One interesting example can be derived from the personal tussle between Pashupati Shumsher Rana and Dr. Prakash Chandra Lohani, two geriatrics of Rastriya Prajatantra Party, the party of former royalists. Rana and Dr. Lohani clashed over putting their name first on the PR list under the Khas Arya slot. The party resorted to a voting among the members of its top body - the Work Execution Committee – that elected Rana, which irked Dr. Lohani. Hailing from the aristocratic families, both are veteran Panchas and held the post of lawmaker and minister several times during the Panchayat and multiparty system. At this old age, they are expected to retire from politics and give chance to the young people, especially from the underprivileged classes. Ironically, they are still craving for the public position!
A section of functionaries in Nepali Congress, the largest constituent in the ruling coalition, has been agitated over its closed PR list. A faction, led by Dr. Shekhar Koirala, has organised a series of protests against the establishment for not incorporating the names from its side. NC central committee member Dinesh Koirala wrote a letter to Prime Minister Sher Bahadur Deuba, arguing those having access to power, relatives, family members and financially secure persons have made to the PR list. The establishment finally agreed to negotiate with the disgruntled group. Despite establishment’s assurance of correcting the PR list, the Koirala faction is frightened whether its demand will be met. Some influential members of Koirala faction, including party general secretary Gagan Thapa and leader Gururaj Ghimire, have warned of revolt against the party leadership.
Discontent over the closed PR list has grown in the opposition CPN-UML, CPN-Maoist Centre, CPN-Unified Socialist, Janata Samajbadi Party and Loktantrik Samajbadi Party (LSP). In the UML, chairman KP Sharma Oli has emerged as unrivalled boss after the exit of his adversaries. Except Oli and his coterie, most of the leaders are kept in dark about the names of PR’s closed list. Some dissatisfied leaders have claimed that they will rebel against the leadership after the disclosure of the PR list. Former Maoist leaders, who stayed in the UML following the formal split of the then CPN, have lamented that they have been pushed to the wall in the party, and would decide whether or not to remain in the UML after the PR list is made public.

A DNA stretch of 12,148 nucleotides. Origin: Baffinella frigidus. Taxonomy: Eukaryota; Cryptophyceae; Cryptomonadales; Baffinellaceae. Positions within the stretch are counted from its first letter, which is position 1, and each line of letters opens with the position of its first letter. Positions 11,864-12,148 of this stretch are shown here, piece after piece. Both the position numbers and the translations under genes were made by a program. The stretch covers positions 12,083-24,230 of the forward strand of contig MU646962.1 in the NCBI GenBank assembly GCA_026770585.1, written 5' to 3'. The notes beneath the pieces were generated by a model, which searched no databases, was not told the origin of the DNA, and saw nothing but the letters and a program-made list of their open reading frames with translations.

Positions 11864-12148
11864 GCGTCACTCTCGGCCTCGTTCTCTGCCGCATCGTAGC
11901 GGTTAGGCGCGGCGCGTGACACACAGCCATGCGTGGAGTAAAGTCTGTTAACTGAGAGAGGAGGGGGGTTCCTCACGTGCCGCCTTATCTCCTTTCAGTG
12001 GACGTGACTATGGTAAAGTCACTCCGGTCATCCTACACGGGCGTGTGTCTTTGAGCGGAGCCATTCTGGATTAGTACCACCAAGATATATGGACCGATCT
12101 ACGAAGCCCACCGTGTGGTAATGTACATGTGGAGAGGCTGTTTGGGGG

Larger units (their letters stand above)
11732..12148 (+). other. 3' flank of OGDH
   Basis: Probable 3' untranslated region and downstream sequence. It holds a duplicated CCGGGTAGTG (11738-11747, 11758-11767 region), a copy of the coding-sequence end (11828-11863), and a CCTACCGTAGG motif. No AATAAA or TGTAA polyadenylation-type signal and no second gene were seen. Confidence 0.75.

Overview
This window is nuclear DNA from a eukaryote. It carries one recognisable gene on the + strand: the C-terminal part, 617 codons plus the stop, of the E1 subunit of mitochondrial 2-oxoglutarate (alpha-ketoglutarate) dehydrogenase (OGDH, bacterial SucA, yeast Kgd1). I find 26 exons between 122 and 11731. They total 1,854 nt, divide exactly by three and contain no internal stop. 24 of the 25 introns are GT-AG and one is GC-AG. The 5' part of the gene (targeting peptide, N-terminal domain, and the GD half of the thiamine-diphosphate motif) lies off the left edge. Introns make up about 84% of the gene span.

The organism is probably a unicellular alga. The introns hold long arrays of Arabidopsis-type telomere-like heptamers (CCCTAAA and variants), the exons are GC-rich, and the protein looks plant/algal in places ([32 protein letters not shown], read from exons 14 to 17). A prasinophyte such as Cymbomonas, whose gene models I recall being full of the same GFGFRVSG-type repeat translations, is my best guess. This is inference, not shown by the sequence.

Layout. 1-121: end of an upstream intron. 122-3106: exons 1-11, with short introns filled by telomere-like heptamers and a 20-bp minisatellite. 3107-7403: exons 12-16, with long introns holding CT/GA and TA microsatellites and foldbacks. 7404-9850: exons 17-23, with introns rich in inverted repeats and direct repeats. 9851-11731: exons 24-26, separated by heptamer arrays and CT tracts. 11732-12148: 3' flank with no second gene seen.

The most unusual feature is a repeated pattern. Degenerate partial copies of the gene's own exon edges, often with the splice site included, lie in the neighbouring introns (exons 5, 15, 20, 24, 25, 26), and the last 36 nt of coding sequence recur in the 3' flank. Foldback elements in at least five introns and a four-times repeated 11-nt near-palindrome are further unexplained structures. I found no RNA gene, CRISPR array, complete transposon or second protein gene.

LSP top brass are seething after chairman Mahantha Thakur included his own daughter Minakshi Thakur and his own loyalists in the PR lists for the federal and provincial parliaments. Maoist Centre’s rank and file is not happy when the top leaders, vice-chair and former Speaker Krishna Bahadur Mahara have been proposed in the PR list. This has meted injustice to those disadvantageous classes, said the disgruntled cadres unwilling to speak out against the top leadership.
Expressing his disappointment of the party’s PR list, Unified Socialist vice-chair Mukunda Neupane, in a status on a social media, said: “We had revolted against Oli’s authoritarian tendency, not gaining personal post. What should cadres do when the party’s system and methods are violated by stooping below Oli’s style?” Under pressure from the cadres, the parties can change the name of PR candidates, the deadline for which is Sunday (October 2). However, they must respect the essence of PR system, not make it as a means to promote their hangers-on and relatives in politics.
(The author is Deputy Executive Editor of this daily.)